One Way or Another?

What is the vision for people and goods movement in Hamilton and how do we accommodate the various needs and interests?  Traffic planning in the 21st Century can’t be compared to the conditions in 1956, when the one-way system was implemented in Hamilton. There were fewer automobiles per capita, thus very little need for two-car garages and driveways.  The subsequent designs of new and especially suburban homes were often dominated by the prominence of the garage and the diminishing of the front entry door. Many people on my east end street, including my father, rode bicycles to work and a common  after-school job was delivering various goods such as groceries and newspapers using a bicycle with a large metal carrier over the front wheel.  Public transit was combined with walking to move people around.  It was common to see well-dressed couples walking along Main Street headed for a night of dancing at the Wondergrove on Parkdale Avenue.  Even the musicians had to figure out how to get their instruments to the venue and often the determinant for “band leader” was the one who had a car. That was then; and now the picture has changed completely, so decisions on traffic management have to respond to current conditions.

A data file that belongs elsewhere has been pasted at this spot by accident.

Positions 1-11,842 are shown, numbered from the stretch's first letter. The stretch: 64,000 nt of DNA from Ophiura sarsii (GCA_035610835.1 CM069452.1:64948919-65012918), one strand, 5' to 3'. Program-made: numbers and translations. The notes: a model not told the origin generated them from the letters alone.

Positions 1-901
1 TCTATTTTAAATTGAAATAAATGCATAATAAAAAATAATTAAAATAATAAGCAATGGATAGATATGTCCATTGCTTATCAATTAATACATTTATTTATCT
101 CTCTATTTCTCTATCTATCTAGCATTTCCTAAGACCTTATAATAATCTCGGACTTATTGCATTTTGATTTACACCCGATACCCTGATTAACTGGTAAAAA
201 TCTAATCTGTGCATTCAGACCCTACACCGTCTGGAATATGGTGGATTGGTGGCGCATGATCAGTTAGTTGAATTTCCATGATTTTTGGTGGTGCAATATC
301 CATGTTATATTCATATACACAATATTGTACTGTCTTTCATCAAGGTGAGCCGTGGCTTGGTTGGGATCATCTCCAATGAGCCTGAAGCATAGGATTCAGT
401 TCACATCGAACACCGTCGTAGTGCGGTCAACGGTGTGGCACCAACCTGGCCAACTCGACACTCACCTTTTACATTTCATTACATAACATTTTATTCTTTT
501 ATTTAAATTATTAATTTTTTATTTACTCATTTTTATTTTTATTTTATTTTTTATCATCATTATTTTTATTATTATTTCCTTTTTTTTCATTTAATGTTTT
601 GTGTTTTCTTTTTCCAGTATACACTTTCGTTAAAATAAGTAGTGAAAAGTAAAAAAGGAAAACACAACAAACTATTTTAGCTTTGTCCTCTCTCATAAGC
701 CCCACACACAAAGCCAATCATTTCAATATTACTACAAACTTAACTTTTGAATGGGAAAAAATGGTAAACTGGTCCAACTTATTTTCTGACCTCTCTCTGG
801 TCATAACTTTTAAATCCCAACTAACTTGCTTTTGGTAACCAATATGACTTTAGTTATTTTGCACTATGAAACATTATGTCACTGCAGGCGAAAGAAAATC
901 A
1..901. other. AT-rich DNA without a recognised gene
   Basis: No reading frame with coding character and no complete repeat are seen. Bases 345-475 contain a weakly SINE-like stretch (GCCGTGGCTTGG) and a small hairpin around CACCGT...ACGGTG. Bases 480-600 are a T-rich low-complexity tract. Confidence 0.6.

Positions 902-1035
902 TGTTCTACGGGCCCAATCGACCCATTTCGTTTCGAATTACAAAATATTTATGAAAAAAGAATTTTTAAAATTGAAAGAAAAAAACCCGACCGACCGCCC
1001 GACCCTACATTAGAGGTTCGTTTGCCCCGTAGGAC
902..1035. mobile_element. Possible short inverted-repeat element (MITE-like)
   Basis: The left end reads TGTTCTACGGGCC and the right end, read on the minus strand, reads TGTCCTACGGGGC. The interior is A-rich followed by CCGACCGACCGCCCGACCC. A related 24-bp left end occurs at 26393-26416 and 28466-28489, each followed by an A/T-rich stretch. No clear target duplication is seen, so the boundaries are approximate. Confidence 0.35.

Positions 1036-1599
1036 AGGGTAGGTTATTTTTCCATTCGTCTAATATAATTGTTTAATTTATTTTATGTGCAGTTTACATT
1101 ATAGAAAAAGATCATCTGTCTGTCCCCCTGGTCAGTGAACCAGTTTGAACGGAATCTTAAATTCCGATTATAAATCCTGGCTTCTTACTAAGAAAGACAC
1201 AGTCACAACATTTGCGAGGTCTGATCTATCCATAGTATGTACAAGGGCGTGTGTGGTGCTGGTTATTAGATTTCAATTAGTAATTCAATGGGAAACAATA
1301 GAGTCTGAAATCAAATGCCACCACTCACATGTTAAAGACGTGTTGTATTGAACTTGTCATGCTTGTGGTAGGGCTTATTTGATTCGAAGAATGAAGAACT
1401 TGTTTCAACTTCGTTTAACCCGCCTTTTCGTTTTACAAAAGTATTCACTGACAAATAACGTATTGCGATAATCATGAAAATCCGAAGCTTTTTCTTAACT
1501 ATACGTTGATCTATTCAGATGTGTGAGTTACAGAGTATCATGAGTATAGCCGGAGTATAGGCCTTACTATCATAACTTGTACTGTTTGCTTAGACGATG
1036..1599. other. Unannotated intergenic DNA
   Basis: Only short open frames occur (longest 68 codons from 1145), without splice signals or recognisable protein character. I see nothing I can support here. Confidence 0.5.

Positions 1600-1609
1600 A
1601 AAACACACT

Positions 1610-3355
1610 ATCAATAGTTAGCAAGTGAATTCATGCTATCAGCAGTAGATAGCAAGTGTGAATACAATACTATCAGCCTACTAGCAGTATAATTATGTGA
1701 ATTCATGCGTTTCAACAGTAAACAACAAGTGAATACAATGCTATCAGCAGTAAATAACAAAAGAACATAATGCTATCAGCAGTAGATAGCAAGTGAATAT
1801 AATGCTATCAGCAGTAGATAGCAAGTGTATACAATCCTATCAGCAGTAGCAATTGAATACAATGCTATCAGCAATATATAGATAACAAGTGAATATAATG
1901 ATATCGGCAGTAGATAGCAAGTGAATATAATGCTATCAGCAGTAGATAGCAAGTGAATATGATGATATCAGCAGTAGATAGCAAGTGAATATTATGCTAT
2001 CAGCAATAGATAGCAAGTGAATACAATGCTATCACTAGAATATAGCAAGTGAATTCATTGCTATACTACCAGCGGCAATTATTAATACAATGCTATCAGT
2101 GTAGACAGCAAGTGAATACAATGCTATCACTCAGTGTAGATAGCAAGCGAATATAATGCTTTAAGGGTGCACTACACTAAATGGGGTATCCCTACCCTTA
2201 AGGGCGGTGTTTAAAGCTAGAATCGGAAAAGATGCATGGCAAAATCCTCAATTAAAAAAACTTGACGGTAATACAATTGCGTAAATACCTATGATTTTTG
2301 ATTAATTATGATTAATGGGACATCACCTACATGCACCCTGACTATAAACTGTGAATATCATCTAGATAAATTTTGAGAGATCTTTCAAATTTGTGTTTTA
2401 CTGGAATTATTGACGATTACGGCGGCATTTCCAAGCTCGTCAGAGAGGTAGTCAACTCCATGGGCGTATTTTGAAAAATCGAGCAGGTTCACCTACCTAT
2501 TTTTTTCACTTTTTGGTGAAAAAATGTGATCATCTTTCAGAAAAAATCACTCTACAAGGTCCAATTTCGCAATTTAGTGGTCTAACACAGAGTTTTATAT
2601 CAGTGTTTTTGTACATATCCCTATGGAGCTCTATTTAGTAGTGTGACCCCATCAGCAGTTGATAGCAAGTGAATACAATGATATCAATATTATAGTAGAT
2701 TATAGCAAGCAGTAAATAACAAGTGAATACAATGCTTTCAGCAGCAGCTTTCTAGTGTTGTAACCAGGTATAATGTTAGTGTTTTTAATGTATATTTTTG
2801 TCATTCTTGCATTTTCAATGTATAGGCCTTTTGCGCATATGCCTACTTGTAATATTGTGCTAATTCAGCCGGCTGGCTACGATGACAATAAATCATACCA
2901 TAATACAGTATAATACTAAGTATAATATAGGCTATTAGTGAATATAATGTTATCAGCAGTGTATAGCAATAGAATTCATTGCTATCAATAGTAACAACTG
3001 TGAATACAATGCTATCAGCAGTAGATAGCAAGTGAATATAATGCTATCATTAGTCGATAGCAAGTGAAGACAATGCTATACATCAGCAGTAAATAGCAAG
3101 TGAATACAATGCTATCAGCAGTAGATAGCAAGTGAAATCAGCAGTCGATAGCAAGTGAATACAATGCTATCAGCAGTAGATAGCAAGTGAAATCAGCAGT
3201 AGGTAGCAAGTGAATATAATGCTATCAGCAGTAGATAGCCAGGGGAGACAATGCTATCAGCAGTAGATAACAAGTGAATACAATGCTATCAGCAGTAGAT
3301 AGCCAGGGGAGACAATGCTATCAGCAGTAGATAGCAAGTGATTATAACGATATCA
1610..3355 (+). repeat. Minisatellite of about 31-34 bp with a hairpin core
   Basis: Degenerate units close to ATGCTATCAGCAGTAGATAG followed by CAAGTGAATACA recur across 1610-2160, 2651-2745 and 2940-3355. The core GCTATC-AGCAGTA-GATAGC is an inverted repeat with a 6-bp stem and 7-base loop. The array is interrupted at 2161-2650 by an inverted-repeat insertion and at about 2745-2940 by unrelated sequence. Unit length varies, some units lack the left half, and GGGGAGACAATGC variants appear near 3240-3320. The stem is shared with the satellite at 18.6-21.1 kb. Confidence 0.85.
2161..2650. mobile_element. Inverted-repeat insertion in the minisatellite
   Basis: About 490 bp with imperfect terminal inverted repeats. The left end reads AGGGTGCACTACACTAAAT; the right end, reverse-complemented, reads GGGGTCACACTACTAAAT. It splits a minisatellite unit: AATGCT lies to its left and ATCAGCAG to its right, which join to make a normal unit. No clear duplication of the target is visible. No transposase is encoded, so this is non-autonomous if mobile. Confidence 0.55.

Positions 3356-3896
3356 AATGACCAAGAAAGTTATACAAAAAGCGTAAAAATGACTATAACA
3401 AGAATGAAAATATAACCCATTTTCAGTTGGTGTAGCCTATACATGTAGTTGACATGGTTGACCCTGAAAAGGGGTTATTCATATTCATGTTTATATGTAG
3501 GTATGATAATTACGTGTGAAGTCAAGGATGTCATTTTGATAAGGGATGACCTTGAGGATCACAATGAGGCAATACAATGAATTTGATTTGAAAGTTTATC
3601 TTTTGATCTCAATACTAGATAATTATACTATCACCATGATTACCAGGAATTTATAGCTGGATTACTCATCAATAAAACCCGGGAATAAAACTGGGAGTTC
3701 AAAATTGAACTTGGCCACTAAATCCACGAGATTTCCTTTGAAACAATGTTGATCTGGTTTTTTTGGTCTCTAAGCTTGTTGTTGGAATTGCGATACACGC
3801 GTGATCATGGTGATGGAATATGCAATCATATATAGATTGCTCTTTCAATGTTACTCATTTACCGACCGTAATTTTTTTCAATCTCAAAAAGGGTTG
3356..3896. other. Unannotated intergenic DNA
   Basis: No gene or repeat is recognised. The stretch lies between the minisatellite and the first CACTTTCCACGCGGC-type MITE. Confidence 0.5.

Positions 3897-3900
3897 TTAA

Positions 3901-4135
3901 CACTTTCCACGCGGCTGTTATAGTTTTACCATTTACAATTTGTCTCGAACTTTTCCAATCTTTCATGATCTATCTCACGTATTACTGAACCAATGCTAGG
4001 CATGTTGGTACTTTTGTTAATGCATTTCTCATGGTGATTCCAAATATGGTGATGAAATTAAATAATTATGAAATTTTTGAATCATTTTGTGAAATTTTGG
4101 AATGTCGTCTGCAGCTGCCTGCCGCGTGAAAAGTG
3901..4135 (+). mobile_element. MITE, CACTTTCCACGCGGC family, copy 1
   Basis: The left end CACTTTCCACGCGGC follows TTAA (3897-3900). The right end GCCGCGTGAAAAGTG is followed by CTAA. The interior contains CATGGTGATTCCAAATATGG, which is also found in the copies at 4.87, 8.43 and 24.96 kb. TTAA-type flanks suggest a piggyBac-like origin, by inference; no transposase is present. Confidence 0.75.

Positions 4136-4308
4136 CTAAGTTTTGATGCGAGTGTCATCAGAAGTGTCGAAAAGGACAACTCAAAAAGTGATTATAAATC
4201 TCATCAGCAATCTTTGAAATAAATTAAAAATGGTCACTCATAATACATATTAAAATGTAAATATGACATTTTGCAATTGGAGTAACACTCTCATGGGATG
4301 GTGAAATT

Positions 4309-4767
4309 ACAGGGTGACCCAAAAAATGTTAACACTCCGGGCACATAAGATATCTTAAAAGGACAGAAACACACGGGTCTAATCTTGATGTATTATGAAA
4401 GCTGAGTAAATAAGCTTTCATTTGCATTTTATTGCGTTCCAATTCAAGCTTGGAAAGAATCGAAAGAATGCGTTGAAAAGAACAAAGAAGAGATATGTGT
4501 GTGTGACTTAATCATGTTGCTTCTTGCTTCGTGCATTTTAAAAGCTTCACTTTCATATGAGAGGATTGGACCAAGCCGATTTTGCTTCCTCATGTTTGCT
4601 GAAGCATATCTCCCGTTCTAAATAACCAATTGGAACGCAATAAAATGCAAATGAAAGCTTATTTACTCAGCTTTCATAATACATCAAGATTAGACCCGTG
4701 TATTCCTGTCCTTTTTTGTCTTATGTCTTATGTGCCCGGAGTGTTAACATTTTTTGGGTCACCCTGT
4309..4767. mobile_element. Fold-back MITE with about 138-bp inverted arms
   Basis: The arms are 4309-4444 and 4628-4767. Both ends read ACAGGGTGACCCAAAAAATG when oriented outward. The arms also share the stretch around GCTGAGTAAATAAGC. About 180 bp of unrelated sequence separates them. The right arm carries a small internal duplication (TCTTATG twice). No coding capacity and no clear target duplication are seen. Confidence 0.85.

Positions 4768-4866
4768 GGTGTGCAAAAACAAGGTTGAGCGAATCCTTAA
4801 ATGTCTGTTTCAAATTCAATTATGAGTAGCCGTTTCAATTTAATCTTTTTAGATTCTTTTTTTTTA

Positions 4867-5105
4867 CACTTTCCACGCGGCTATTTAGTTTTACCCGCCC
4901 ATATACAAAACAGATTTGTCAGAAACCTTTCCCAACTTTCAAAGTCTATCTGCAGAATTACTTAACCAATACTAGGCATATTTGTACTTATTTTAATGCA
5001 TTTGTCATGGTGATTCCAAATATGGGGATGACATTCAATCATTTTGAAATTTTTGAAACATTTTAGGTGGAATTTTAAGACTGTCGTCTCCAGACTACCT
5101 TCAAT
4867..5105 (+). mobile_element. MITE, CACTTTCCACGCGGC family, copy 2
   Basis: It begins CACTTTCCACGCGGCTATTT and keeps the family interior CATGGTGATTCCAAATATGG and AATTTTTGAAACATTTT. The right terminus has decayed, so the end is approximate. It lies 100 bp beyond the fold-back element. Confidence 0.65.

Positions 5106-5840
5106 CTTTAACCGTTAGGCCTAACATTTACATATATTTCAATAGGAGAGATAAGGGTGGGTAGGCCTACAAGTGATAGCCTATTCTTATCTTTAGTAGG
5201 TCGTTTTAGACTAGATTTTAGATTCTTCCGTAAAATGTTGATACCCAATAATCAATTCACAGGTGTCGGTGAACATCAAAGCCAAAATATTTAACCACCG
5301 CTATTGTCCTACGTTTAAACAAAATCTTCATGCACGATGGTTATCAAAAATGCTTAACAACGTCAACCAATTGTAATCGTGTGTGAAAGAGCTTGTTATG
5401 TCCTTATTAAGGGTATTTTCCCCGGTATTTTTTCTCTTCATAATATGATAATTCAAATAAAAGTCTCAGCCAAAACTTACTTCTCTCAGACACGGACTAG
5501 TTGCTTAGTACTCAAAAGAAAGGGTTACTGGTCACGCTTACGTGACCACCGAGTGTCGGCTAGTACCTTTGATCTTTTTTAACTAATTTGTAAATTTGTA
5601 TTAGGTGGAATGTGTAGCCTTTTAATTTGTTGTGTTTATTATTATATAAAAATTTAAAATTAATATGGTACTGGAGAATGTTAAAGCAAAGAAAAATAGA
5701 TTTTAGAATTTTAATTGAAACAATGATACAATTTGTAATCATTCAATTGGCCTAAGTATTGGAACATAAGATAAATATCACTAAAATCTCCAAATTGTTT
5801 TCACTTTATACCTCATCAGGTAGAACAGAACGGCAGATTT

Let’s use the example of Charlton and Herkimer, which are opposing one way streets.  Conversion to two way streets would seem to require removal of all parking along Charlton and on the north side of Herkimer.  How this change would impact the needs of residents and visitors is not clear. As well, pedestrians may find it more challenging to cross the street, as has been the case on John South.  I have had to deal with many complaints, especially from seniors, who say they had an easier time with the larger and more predictable gap provided when one-way traffic was stopped at the Charlton and Young stoplights.

For these and many other reasons, we will have to plan carefully as we move away from the one-way system of the 1950’s, which I believe is why Council wants to move cautiously with further changes to traffic management.

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